Fear of missing out on Bitcoin grips SA

Bitcoin has averaged annualised gains of over 400% since July 2010.
Read time 4min 10sec
Bitcoin has averaged annualised gains of over 400% since July 2010.

A lot of inexperienced investors are jumping onto the Bitcoin wagon in SA thanks to the massive growth the crypto-currency saw last year.

This is the view shared by market watchers, as more and more South Africans are looking to make quick gains on the back of Bitcoin.

Bitcoin has risen 10-fold in 2017 alone and has averaged annualised gains of over 400% since July 2010.

Yesterday, local online classifieds site Gumtree reported it is experiencing a surge in South Africans swopping their cars for Bitcoin.

It points out that the crypto-currency Bitcoin has experienced a seemingly interminable rise. Early adopters have experienced lottery-sized pay-outs on minor investments as the currency exploded in value in 2017, it adds.

Bitcoin-only sales

As South Africans are itching to get their hands on the digital currency, there's been an increase in swops and Bitcoin-only sales on Gumtree.co.za, says Claire Cobbledick, head of core at Gumtree.

"This is particularly true for high-value items like cars, bikes and boats. Many sellers are willing to take a gamble with their assets in hopes of a large pay-out."

According to Gumtree, this is on trend with other marketplaces. It points out that in US, a McLaren 720S was put up for sale in exchange for 25 Bitcoin, a theoretical value of $425 000.

While Gumtree does not allow for the sale of Bitcoin miners or services, Cobbledick says customers can exchange goods for Bitcoin on the site, but should be fully aware of the risks.

"Bitcoin is a volatile currency, so while you could easily see a 50% increase in your investment, you could just as easily end up with nothing. It's up to the seller to decide if they are willing and able to take a gamble."

Some cars currently up for sale in exchange for Bitcoin include a Land Rover Defender, BMW X5 and a rare 1970 Mercury Cougar V8.

Inexperienced investors

Petri Redelinghuys, a trader and founder of Herenya Capital Advisors, comments that fear of missing out and the way Bitcoin rallied last year led to a lot of inexperienced investors - people who have never invested or traded before - thinking there is easy guaranteed money to be made in Bitcoin without even understanding what it is.

He urges users to understand what it is they are actually buying. "Do the research to find out what Bitcoin is, how it works and what drives it. Learn how it started and read up on the history of what has been happening to it since it came about.

"In other words, educate yourself. Step two: learn about risk management and portfolio diversification. If you want to buy Bitcoin, what other shares and assets do you have? What percentage of your total assets are you investing in Bitcoin? Are you comfortable with that level of risk when you consider your entire portfolio of assets? Learn what concentration risk is... treat Bitcoin like any other stock in terms of capital allocation in your holistic portfolio.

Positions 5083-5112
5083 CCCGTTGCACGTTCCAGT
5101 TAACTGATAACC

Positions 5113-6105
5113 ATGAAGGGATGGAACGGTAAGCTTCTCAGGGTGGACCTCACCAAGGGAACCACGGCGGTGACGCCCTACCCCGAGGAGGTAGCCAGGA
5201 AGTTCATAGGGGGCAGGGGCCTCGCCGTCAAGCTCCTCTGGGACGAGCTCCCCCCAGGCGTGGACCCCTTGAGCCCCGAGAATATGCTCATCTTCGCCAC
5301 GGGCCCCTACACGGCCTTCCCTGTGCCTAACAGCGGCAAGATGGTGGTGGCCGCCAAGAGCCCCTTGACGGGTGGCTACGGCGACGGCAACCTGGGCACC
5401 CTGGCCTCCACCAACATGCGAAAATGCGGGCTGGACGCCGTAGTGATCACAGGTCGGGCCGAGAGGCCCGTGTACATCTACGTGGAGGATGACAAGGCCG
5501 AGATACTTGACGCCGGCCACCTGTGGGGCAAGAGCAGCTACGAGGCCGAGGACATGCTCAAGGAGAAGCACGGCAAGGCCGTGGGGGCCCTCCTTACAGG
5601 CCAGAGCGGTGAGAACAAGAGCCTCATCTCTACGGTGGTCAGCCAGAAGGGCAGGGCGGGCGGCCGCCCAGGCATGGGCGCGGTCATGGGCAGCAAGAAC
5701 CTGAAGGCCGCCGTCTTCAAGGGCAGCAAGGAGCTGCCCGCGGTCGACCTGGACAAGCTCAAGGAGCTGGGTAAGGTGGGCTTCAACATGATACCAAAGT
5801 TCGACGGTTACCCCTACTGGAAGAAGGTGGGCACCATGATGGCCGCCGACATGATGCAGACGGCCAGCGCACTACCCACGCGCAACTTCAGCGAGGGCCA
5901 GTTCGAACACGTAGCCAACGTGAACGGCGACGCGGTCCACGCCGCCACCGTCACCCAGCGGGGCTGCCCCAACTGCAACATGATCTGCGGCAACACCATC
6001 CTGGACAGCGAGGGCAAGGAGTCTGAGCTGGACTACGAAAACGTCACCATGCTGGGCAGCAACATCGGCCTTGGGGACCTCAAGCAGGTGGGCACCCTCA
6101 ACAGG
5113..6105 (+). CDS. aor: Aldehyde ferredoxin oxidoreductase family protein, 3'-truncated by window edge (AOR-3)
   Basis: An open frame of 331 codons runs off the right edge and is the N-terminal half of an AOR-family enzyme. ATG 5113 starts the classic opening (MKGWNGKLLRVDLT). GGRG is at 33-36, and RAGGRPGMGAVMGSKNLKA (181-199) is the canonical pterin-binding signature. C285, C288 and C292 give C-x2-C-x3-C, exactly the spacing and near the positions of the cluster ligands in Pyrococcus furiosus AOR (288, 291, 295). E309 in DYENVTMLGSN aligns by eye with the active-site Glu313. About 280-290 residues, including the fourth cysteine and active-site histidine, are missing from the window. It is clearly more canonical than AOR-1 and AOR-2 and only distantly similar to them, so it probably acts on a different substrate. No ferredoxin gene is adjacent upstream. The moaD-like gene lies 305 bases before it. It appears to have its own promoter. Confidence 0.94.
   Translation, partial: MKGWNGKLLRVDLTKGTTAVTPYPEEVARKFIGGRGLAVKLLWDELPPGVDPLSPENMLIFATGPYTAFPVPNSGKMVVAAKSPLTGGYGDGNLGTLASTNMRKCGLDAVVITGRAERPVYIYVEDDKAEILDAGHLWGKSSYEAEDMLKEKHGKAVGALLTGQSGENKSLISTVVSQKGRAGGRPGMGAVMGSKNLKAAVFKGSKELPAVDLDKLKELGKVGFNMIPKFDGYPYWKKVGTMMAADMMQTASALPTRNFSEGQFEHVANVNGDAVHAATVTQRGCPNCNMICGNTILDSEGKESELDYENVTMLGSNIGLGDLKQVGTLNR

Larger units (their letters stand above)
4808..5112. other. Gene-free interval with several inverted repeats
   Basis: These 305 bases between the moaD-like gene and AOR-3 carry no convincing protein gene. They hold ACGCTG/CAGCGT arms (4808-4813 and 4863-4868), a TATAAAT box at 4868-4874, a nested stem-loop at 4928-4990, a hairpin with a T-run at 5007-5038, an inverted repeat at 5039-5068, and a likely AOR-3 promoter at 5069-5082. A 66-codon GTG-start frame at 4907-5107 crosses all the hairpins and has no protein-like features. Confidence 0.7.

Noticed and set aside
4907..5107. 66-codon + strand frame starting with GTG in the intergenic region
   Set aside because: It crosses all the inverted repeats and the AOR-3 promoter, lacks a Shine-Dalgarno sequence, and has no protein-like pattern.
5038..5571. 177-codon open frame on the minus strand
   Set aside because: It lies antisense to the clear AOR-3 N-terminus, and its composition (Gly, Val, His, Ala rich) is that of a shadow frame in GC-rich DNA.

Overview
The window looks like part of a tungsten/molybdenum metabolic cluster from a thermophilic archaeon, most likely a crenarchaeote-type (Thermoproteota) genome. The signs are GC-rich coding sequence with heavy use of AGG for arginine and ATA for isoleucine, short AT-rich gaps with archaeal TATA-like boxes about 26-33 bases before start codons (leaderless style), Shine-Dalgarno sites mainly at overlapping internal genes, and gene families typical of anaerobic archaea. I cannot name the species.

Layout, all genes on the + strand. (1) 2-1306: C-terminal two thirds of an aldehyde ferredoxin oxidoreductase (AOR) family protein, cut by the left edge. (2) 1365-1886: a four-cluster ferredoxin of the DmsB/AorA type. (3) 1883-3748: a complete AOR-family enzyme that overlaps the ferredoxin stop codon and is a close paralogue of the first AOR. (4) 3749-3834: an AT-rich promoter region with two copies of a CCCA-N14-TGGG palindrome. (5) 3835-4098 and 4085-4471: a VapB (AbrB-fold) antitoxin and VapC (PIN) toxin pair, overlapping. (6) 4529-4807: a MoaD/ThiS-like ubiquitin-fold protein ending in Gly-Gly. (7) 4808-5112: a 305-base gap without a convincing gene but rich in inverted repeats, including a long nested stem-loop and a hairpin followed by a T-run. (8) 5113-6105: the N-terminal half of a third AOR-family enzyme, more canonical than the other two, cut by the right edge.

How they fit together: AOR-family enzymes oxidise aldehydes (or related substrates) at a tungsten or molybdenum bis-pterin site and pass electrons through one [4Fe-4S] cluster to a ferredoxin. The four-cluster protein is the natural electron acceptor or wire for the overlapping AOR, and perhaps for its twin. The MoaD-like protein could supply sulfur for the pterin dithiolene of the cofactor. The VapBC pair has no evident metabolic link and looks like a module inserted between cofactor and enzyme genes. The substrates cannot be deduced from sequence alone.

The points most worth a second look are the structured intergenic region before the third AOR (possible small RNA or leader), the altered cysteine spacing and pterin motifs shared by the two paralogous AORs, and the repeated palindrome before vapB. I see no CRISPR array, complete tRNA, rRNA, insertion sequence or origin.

"Don't just throw money at something you don't understand or understand the risks because you heard about other people that made money very easily," says Redelinghuys.

New currency

Arthur Goldstuck, MD of World Wide Worx, points out that people are not specifically swopping assets but are selling assets.

"They see Bitcoin as a payment mechanism that not only serves as purchase price but also has a massive potential growth. In effect, then, they are selling for a new kind of currency that has the potential to make the value of the sale far higher," says Goldstuck.

He believes it's a wise decision to sell off assets for Bitcoin if it's money one can afford to lose, or that won't have a negative impact if it drops in value.

"So if you had sold your car for Bitcoin in late December, and held onto the Bitcoin, your selling price is in effect more than 20% lower today. If you can afford to take that hit, and more, then it may be a good idea to hold onto it until it passes the price at time of transaction.

"If you needed the money in the short term and can't afford to earn less from the sale, it's a very unwise decision. Even at the same Bitcoin value, converting it into rands will result in a loss due to exchange fees.

"Understand what you're investing in, explore the blockchain alternatives to Bitcoin, and invest only what you can afford to lose," Goldstuck concludes.

Admire Moyo
ITWeb's business editor.

Admire Moyo is ITWeb's business editor. He has been a tech journalist at ITWeb since 2010. Before joining ITWeb, Admire worked for The Herald newspaper based in Zimbabwe. He holds a BA degree (English and History) from Africa University.

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